Kelp Clingfish

by Hannah Hayworth

Scientific Name: Rimicola muscarum

Size range: Up to 8 cm (3 inches)

Editors Note:  We have accidentally been showing photos of the Manacled Sculpin (Synchirus gilli) on this page for a number of years.  We mistakenly identified it as the Kelp Clingfish (Rimicola muscarum).  In our defense the two species often have similar colouration, and can be found clinging to kelp.  We will upload some photos of the actual Kelp Clingfish soon and create a new web page with the Manacled Sculpin.

Identifying features
Kelp Clingfish have a slender body that’s flat at the head and tapers toward the tail. They have a single dorsal fin well back on the body and a small suction disk underneath. They are usually the colour of kelp (ranging from green to brown) but are sometimes banded with red, gray, or orange. Kelp Clingfish are small and grow up to 3 inches. They mostly cling to kelp, occasionally moving for shelter.

These fish can be found in the Pacific Ocean, throughout the coast of British Columbia and down to California.   They are not usually found in intertidal pools but are often found on the blades of kelp growing from the edges of dock.  They also love to rest on the blades of Bull Kelp in more open water.

Kelp Clingfish feed on small creatures like crustaceans, snails, worms, and shrimp.  The ones we have had in our aquarium prefer to feed by hovering around the top water column and quickly grow to like chopped up krill or whole mysid shrimp.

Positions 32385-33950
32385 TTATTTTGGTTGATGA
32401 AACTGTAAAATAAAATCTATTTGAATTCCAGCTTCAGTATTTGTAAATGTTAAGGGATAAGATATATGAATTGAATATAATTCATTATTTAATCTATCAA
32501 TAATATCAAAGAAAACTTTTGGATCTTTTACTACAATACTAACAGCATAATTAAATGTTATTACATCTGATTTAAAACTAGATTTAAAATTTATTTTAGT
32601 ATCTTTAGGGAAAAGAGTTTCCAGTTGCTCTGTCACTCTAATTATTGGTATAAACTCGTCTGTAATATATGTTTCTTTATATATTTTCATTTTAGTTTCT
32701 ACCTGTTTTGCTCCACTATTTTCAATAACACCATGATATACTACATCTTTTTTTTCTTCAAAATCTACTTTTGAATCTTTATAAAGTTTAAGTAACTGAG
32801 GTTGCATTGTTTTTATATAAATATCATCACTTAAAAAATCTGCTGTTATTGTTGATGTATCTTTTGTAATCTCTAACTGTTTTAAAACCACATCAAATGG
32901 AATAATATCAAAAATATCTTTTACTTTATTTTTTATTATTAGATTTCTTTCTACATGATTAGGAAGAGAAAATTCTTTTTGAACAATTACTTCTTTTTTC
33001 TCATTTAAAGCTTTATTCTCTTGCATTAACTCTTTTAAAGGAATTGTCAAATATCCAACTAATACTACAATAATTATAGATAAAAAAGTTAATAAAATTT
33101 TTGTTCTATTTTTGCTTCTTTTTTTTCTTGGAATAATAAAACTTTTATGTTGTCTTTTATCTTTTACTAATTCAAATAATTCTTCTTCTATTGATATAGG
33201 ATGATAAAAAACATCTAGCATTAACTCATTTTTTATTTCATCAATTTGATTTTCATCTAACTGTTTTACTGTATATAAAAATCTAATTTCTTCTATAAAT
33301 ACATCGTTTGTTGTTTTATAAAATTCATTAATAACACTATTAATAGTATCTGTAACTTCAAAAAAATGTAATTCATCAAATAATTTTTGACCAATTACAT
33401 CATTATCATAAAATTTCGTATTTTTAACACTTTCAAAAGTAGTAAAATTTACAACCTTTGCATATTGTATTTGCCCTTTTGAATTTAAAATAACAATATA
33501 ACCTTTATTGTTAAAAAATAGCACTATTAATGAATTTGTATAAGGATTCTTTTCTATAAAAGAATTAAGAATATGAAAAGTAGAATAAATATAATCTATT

They must watch out for predators like shorebirds, mammals, and fish larger than them. However, Kelp Clingfish do have hiding and camouflage advantages, as they usually can blend into their habitat.

Life Cycle
Clingfish generally mature when they are around 8 cm long. They lay relatively large eggs in groups of 2 dozen or more. They’re laid on fronds of giant kelp. Young Clingfish are similar in appearance to adults, just smaller.


Bailly, N. (2012). Rimicola muscarum. Meek & Pierson

Hart, J. (1988). Pacific Fishes of Canada. Ottawa: Canadian Government Publishing

(2011) The Regents of the University of California. Retrieved January 14th, 2013 from;NAAN=13030&doc.view=frames&

Rock, J. (2010) Kelp Clingfish. Oceana. Retrieved January 14’th, 2013 from